What Is Retinol And What Can It Do For My Skin?
Retinol, available in many forms, is a topically-applied derivative of vitamin A. So, it’s simply an ingredient found in many wrinkle creams, it’s not a “brand” or anything like that. We’re not going to get too technical here, but your skin takes retinol and turns it into retinoic acid, which is responsible for the many great things it does for your skin. The stronger, prescription version is called retinoid and was approved by the FDA back in 1971 as an acne treatment. https://www.brandsreviews.com/best-retinol-cream/nourishmax-reviews
After awhile of using it for acne, dermatologists started noticing that their patients not only cleared up their acne, but also had brighter, softer, smoother skin with less wrinkles. So a whole new use for retinoids was born; as an anti aging super ingredient! And while you can still get prescription retinoids today, most people now prefer the milder, better-tolerated version that scientists developed called retinol (which is available without a prescription).
So now that you know a little bit about retinol, you’re probably wondering why it’s so great and why everyone loves it so much?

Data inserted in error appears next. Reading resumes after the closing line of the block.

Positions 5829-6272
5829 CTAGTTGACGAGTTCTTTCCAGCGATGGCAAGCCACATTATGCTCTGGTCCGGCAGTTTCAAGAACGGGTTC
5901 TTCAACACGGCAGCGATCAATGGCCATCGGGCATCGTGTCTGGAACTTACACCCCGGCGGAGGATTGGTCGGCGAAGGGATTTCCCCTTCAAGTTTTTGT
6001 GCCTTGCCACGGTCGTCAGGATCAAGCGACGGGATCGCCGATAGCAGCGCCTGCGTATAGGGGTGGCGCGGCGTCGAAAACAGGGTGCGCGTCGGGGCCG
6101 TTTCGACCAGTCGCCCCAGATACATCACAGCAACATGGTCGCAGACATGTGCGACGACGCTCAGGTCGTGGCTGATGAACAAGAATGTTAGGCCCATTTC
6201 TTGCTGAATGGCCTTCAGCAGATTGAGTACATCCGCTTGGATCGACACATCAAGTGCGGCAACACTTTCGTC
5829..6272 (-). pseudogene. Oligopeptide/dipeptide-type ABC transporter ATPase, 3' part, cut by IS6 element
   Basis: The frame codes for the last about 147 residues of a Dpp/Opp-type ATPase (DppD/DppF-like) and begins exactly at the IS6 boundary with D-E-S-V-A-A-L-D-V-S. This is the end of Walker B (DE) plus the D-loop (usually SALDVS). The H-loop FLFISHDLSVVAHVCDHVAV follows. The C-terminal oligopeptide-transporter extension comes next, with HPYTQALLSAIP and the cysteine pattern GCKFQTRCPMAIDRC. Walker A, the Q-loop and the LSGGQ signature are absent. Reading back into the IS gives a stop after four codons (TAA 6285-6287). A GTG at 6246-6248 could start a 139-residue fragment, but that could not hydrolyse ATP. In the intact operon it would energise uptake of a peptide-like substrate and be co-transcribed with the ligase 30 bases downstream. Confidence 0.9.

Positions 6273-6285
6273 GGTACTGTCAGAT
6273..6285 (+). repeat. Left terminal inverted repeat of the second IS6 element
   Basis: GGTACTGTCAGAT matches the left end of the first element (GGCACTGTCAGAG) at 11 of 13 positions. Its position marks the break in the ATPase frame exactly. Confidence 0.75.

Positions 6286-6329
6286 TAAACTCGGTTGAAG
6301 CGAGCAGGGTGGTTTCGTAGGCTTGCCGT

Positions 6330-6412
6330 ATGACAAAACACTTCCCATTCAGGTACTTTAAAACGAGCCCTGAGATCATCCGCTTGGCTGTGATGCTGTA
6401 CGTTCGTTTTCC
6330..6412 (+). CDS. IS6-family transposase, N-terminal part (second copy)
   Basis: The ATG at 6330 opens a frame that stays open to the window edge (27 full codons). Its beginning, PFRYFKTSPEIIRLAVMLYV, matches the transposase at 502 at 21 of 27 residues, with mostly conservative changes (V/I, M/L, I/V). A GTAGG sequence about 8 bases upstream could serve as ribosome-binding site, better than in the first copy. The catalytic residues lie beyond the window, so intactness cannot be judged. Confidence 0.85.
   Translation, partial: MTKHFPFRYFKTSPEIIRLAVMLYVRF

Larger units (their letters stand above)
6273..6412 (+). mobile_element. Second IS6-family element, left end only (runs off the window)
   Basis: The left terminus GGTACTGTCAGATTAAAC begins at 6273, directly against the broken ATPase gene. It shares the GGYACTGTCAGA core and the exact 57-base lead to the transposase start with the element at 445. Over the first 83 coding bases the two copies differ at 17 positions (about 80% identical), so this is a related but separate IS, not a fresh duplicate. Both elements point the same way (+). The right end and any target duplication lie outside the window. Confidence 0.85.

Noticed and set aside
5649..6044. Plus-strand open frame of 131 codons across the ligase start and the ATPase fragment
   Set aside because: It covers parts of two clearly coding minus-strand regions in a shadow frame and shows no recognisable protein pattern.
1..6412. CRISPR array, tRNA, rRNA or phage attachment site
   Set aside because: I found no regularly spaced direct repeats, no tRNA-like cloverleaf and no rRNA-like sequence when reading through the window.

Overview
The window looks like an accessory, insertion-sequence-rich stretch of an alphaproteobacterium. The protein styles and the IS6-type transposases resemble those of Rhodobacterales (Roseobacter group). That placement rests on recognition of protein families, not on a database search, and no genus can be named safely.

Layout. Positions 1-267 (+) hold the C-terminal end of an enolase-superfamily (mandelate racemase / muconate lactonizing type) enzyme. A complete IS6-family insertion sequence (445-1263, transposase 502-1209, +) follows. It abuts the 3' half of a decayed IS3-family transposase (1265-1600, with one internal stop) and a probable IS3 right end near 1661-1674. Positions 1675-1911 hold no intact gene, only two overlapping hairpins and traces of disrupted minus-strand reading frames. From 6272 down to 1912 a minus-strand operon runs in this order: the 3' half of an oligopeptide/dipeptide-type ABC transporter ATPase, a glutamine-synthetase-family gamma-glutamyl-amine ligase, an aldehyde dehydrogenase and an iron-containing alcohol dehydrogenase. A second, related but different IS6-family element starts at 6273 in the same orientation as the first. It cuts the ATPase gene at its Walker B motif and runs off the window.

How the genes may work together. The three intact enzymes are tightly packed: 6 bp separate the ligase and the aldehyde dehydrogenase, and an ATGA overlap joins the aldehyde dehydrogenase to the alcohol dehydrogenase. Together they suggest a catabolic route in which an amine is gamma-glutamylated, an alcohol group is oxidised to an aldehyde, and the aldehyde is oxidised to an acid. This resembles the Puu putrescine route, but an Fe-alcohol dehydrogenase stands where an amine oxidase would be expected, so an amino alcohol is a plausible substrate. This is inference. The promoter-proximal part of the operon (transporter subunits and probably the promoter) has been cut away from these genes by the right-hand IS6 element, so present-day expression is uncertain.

The answer is simple. Decades of clinical studies have shown that retinol does more for skin than just about any other skincare ingredient on the planet.
Who Should Use A Retinol Cream?
The quick answer is “everybody.” Just about all skin types can benefit from using a retinol spiked product but it’s best suited for anyone who has normal to oily skin that isn’t overly sensitive. Anyone with acne prone skin will also greatly benefit from using it. While retinol can cause irritation (more on that later), the key is finding the right percentage and frequency of use that is best suitable for your skin.
What Age Should I Start Using Retinol?
When it comes to anti-aging, prevention is half the battle- so don’t want until you start to see lines and dark spots to do something about it.The general rule of thumb is to start incorporating retinols into your routine around the mid to late 20s.
How to Use
‘A good kick-off plan is to start slowly, every other night, using a pea-sized amount if you’re a first-timer doing this at home. Build up to nightly use after a couple of weeks, as tolerance improves.
‘If you’re nervous (a lot of people are!) it can be helpful to start a retinoid under a physician’s guidance so that you have a structured plan and someone to check things with, as the first 6 weeks can be a bit up and down, especially if you have acne. But in the long run, the effort is usually worthwhile.